Once again, the Atlanta Journal-Constitution, Central Atlanta Progress and the Atlanta Police Foundation have trundled out the old saw about Atlanta’s crime problem being a matter of perception (“Survey looks at how Atlantans feel about crime,” April 2, 2011).
They do not seem to understand that when one quibbles that a very real crime problem is overshadowed by perception, they are actually creating the old problem of “the lady doth protest too much”: Their protestations seem to hint that all is not as it appears.
Why this fixation on perception? Why the need to undermine and discredit the citizens? Once again, the AJC has set itself opposite residents far more aware of their own circumstances than any news reporter possibly could be.
When a woman in Grant Park says she doesn’t feel comfortable opening her garage door until her car doors are locked and her engine is started, I trust her judgment. As a journalist and an advocate, I would never imagine that it is my job to question the common sense of residents who are far more familiar with their neighborhoods than I am.
I do believe the Atlanta Police Department does a heck of a job with inadequate equipment and personnel—and congratulations is certainly in order for the lowered incidence of crime, but we must always remember that most crime goes unreported. Not just in Atlanta, but everywhere. I personally have known people who were robbed who did not report it. Why? They were traumatized and scared, afraid that somehow the perpetrators would find out they’d reported them and come back for more. Or, they felt intimidated by the whole process of reporting a crime. APD officers themselves can attest to instances when they’ve practically had to beg a victim to step up and give them details for a report.
So, it’s important to understand that when residents say they don’t feel safe, they aren’t just basing this on crime numbers—which fall prey to a number of factors outside the power of citizens. They are also basing their feelings on things that they know have happened in the neighborhood that the police may not know about. They also have a sense of things about to happen in a way that the APD can’t: They know when they see someone in the neighborhood who doesn’t belong there, or people “fund raising” whose paperwork looks a little dicey who are probably casing houses for burglaries, for example. They may not report these things to police, but they are aware of them and these very real factors and circumstances contribute to their common sense conclusion that all is not well.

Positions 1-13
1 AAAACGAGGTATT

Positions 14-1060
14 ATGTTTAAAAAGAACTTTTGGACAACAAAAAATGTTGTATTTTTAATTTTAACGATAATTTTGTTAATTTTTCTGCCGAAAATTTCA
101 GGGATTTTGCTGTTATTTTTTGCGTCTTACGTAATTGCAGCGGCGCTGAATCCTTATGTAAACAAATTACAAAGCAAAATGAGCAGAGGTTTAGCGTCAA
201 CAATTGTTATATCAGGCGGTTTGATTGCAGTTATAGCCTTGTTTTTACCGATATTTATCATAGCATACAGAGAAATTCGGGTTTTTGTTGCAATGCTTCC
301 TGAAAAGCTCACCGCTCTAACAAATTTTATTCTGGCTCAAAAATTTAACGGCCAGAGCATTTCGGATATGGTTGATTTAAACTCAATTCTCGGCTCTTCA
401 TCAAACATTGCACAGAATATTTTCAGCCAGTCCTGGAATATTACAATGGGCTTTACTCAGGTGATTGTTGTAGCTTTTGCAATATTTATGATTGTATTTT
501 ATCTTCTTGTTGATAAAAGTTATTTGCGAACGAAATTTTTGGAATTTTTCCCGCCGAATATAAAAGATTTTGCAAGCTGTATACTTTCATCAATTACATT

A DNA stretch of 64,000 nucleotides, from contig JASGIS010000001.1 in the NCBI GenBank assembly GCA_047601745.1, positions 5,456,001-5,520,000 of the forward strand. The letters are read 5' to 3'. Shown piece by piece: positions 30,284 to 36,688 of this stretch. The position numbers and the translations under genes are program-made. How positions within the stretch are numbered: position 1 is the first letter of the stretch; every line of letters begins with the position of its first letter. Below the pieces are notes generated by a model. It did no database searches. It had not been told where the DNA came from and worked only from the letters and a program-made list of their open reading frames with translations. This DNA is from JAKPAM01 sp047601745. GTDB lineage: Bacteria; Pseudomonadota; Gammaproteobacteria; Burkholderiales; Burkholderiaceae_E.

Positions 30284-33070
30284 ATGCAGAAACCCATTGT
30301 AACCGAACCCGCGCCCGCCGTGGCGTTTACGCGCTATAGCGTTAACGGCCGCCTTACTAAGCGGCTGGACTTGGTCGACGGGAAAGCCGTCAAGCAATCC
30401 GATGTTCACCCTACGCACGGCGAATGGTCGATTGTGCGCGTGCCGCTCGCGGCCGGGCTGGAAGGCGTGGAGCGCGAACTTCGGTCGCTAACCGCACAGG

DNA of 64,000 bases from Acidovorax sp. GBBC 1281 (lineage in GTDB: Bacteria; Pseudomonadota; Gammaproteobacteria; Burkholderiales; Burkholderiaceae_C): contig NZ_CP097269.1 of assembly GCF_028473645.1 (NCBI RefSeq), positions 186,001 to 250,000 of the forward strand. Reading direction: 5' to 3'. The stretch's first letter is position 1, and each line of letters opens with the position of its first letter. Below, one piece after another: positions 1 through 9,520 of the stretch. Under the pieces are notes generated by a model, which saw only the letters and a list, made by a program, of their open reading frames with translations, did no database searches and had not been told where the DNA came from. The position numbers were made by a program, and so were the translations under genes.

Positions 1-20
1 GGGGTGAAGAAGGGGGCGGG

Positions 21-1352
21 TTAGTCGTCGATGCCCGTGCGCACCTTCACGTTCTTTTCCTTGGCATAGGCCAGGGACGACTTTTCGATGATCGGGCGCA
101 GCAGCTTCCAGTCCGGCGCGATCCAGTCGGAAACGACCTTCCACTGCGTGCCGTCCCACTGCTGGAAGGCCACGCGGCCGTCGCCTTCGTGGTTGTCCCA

That is not merely perception. That is fact.
It is not the police department’s job to market the city.
The APD is not in the business of advertising or image managing.
It is police officers’ job to fight crime and to tell the truth about it. Truthfulness matters so much in the APD that an officer can be fired simply for not being truthful. No wonder the APD—under Chief George Turner, which was not the case under his predecessor, Chief Richard Pennington—is not so eager to get on the “perception” bandwagon in order to discredit citizens. Turner tells the AJC that “Until our citizens feel safe, our work is not done.”
Turner is featured in the AJC article talking about community policing, getting out there and staying in touch with residents. That’s important, and saying that citizens are unable to accept reality does not help him or his officers in achieving that goal.
Because no matter how much we may want to compare this year’s numbers to that year’s or this city’s numbers to our city’s numbers, the fact is that we all live only in our neighborhood, only in this year, and these numerical comparisons carry little weight against the things we see on our own streets.